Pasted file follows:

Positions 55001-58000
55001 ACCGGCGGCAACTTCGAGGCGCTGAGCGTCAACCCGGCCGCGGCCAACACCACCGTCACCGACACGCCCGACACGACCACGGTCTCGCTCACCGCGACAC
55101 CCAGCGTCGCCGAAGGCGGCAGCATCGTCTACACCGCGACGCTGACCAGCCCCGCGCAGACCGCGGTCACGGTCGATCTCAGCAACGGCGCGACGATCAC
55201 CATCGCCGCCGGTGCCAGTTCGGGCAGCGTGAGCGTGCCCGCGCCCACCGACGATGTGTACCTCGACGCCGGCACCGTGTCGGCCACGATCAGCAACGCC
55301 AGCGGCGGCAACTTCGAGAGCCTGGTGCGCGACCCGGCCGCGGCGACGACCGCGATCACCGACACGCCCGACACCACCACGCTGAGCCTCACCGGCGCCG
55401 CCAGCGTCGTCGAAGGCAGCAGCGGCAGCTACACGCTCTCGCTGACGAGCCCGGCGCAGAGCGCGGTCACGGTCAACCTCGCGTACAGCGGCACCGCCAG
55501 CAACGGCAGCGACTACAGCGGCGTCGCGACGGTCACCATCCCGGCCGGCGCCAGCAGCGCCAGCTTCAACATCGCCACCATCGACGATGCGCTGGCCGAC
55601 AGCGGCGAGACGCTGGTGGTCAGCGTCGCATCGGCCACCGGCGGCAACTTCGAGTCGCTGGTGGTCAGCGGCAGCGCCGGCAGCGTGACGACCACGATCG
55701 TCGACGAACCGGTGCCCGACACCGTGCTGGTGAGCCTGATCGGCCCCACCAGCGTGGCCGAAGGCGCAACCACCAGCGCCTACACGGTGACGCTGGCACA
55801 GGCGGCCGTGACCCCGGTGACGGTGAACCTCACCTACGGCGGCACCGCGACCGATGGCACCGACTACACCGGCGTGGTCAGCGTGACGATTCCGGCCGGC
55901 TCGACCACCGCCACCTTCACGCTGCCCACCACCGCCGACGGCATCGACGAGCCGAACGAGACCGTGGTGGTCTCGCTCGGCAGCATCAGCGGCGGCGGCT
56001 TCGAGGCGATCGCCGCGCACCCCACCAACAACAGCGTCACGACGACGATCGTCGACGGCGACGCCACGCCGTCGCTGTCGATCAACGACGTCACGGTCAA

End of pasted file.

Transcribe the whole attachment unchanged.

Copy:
Positions 55001-58000
55001 ACCGGCGGCAACTTCGAGGCGCTGAGCGTCAACCCGGCCGCGGCCAACACCACCGTCACCGACACGCCCGACACGACCACGGTCTCGCTCACCGCGACAC
55101 CCAGCGTCGCCGAAGGCGGCAGCATCGTCTACACCGCGACGCTGACCAGCCCCGCGCAGACCGCGGTCACGGTCGATCTCAGCAACGGCGCGACGATCAC
55201 CATCGCCGCCGGTGCCAGTTCGGGCAGCGTGAGCGTGCCCGCGCCCACCGACGATGTGTACCTCGACGCCGGCACCGTGTCGGCCACGATCAGCAACGCC
55301 AGCGGCGGCAACTTCGAGAGCCTGGTGCGCGACCCGGCCGCGGCGACGACCGCGATCACCGACACGCCCGACACCACCACGCTGAGCCTCACCGGCGCCG
55401 CCAGCGTCGTCGAAGGCAGCAGCGGCAGCTACACGCTCTCGCTGACGAGCCCGGCGCAGAGCGCGGTCACGGTCAACCTCGCGTACAGCGGCACCGCCAG
55501 CAACGGCAGCGACTACAGCGGCGTCGCGACGGTCACCATCCCGGCCGGCGCCAGCAGCGCCAGCTTCAACATCGCCACCATCGACGATGCGCTGGCCGAC
55601 AGCGGCGAGACGCTGGTGGTCAGCGTCGCATCGGCCACCGGCGGCAACTTCGAGTCGCTGGTGGTCAGCGGCAGCGCCGGCAGCGTGACGACCACGATCG
55701 TCGACGAACCGGTGCCCGACACCGTGCTGGTGAGCCTGATCGGCCCCACCAGCGTGGCCGAAGGCGCAACCACCAGCGCCTACACGGTGACGCTGGCACA
55801 GGCGGCCGTGACCCCGGTGACGGTGAACCTCACCTACGGCGGCACCGCGACCGATGGCACCGACTACACCGGCGTGGTCAGCGTGACGATTCCGGCCGGC
55901 TCGACCACCGCCACCTTCACGCTGCCCACCACCGCCGACGGCATCGACGAGCCGAACGAGACCGTGGTGGTCTCGCTCGGCAGCATCAGCGGCGGCGGCT
56001 TCGAGGCGATCGCCGCGCACCCCACCAACAACAGCGTCACGACGACGATCGTCGACGGCGACGCCACGCCGTCGCTGTCGATCAACGACGTCACGGTCAA